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When I read the book "macOS - The comprehensive guide"held in my hand by Jürgen Wolf (Rheinwerk-Verlag) for the first time, I was impressed by its sheer weight and size. At a good 2,6 kilograms and almost 1.200 pages, it feels like a macOS encyclopedia. And somehow it is when you look at which topics are all dealt with in the book.
In a nutshell, here are the "specs" for the book, which in this case are already worth mentioning. With the book quartet, one would surely beat many other cards with the card from this book. : D
Remarkable: The table of contents has 24 pages and the index has another 9. Normally I present a small summary of the table of contents in the book reviews, but in this case that would go a bit beyond the scope of this article. Believe me when I say there are really many, many topics in the book. ;-)
Nevertheless, I was a bit disappointed that only black and white printing was used on the inside. Colored screenshots and small colorful info boxes loosen up the text and so Jürgen Wolf's book looks a bit bland at first glance.
This is a hurdle, especially for beginners, which means that they feel less addressed and that they pick up the book less often.
But if you leaf through the book, you will quickly see that it covers really worth knowing information on topics that other manuals for macOS do not even mention.
Here are a few topics and keywords for which I found explanations in Jürgen Wolf's macOS guide that are missing in Anton Ochsenkühn's macOS Catalina reference work:
The many pages are also noticeable in terms of content.
Nevertheless, I would only recommend the macOS guide from Rheinwerk-Verlag for beginners to a limited extent. Some of the topics covered may not be relevant to Mac newbies, while they may be helpful at some point for users who want to dig deeper.
So it is a question of how you assess yourself: If you can live with less colorful pages and would like to have a lot of information on all kinds of topics on your Mac, then Jürgen Wolf's macOS manual is the right one.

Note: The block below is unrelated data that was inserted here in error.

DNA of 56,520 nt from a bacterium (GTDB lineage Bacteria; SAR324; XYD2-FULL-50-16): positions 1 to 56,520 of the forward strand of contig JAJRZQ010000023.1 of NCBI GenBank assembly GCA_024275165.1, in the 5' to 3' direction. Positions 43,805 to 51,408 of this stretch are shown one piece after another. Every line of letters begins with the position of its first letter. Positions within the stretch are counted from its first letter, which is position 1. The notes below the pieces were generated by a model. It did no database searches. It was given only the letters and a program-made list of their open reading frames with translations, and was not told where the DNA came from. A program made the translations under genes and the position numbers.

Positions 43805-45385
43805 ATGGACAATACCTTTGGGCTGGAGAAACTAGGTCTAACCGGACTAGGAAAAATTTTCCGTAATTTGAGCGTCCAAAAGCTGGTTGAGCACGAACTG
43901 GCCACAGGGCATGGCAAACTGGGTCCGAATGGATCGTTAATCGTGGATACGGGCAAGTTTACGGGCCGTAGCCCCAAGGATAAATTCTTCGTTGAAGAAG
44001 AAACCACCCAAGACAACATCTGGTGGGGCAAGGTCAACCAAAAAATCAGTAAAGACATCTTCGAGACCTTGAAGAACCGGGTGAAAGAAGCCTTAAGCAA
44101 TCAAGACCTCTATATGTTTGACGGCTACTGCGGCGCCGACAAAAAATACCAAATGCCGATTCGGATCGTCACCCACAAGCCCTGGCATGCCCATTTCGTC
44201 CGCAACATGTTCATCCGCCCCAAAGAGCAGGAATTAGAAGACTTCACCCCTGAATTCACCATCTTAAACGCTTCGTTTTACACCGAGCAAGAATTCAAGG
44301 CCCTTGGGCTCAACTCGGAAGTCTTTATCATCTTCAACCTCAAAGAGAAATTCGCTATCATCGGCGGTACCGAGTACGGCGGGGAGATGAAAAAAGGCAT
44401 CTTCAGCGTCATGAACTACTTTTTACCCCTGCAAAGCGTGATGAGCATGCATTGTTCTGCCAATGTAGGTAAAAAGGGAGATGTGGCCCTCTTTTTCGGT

Unfortunately, my edition (and the currently available one) is from 2018 and is therefore designed for macOS Mojave. That means you can still find iTunes here, 32-bit apps are not an issue and features like Sidecar and screen time are not explained.
This is a point that is sure to play a role when choosing a macOS manual. I have to admit that I've had the book since 2018 and I'm only now writing a real review on the blog. That means that when I received the book, it was absolutely up to date. Unfortunately, I did not receive any information from the publisher as to whether a new edition was planned for the next few weeks. If so, I'll add it here.
If you get the current edition and have macOS Catalina on your Mac, you can see slight differences to the Mac screen at home in some screenshots. The terminology used by Catalina is also different. For example, the "Where is" feature under Catalina houses both "Find My Mac" and "Find My Friends".
If you can live with such differences, the book is a very good reference work in which you can find almost all topics.
Since the book is not geared towards the current macOS, but is still up to date with macOS Mojave, I would not recommend the book for newbies. For me personally, it is interesting to have certain functions described in more detail.
Just like with the "Manual for power users"by Kai Surendorf, I also see the target group of experienced users in the book" macOS - The comprehensive advice "by Jürgen Wolf - although the book by Kai Surendorf is much more for specialists and administrators.
Ultimately, it can be used very well as a second book to supplement an easy-to-digest beginner's book with a reference work that goes into depth. The amount of information is very good, but I would rather read a book like "macOS Catalina - The standard work on Apple's operating system" choose.
You can find them here 2018 edition on Amazon. Alternatively also via this product box:
If a new version of Rheinwerk-Verlag comes out that also covers macOS Catalina, I will link it here.
Jens has been running the blog since 2012. He appears as Sir Apfelot for his readers and helps them with problems of a technical nature. In his free time he drives electric unicycles, takes photos (preferably with his iPhone, of course), climbs around in the Hessian mountains or hikes with the family. His articles deal with Apple products, news from the world of drones or solutions for current bugs.
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